There's a lot to read and a lot to consider and I feel very humbled by much of the discussion and how more thought out and eloquent these comments are than my original post. In other words, read the comments, they say it better than I did.
I spose now I have to go ahead and finish the research I was doing and actually write the piece up. I certainly feel that I owe it to the ongoing discussion. There were also some really great suggestions of how to go about trying to answer some of the additional questions which were raised. And I think it would be worth doing to build on what has been said and debated.
If you are a publisher and have statistics on gender of submissions to your market or know a publisher who may have these, please consider contributing them to the discussion or asking for others to do so. I can be contacted at twelfthplanetpress @ gmail dot com and am interested in any information that can be gathered, both in defense or contradictory to what I argued.
I will make available the information I gather so that it can be accessed, whether I write it up or not.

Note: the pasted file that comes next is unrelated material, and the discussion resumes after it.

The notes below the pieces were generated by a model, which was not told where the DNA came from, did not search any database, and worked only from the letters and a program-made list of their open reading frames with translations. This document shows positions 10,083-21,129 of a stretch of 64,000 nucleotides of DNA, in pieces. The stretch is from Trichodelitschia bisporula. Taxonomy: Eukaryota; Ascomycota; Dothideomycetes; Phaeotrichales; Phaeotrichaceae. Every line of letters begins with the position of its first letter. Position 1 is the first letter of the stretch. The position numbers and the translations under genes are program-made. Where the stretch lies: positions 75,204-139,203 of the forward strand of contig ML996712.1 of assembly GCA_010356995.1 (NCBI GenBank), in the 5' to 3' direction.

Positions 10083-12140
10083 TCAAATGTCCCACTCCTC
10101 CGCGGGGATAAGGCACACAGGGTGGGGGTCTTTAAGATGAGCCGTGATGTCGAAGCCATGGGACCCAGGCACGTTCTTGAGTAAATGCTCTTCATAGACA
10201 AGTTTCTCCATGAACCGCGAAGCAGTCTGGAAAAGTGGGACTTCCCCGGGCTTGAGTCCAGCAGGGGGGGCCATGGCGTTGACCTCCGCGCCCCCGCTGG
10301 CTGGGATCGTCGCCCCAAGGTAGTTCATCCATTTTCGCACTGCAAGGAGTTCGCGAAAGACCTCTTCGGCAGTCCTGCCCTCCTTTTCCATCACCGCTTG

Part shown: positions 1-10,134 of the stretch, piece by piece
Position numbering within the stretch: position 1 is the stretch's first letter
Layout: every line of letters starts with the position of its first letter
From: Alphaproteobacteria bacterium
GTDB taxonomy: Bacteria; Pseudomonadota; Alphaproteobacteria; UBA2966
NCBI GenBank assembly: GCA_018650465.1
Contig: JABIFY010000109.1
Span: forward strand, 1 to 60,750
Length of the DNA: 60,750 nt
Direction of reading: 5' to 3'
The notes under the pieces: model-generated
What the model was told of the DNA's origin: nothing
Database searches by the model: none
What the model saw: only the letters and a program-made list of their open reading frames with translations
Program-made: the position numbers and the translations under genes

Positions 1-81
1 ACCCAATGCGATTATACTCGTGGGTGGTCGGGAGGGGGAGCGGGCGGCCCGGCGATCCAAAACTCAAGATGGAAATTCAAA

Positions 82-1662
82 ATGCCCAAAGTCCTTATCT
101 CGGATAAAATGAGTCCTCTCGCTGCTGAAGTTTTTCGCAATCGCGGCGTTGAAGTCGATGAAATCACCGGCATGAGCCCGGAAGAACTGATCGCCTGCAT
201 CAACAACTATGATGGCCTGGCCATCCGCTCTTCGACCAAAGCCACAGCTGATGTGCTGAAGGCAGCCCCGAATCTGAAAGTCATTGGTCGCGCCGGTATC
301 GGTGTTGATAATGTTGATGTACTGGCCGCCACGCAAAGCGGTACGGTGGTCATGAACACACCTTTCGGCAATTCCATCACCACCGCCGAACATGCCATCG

I send you now to cassiphone's round up of the whole discussion. I have to admit this bit really is the most interesting new part of it for me:
In this particular wave, I found that the reader perspectives were the most interesting, and I really enjoyed looking at the questions of - why men like to/don't like to read female stories or female authors, why women are more socialised to enjoy/understand/get male stories than vice versa, why some people don't think of gender in their fiction at all, why some people can't help but think about it all the time. These are awesome questions, and I'd love to see more discussion on them. Particularly positive discussion about authors and protagonists people really love, who provide them with a different gender perspective than their own.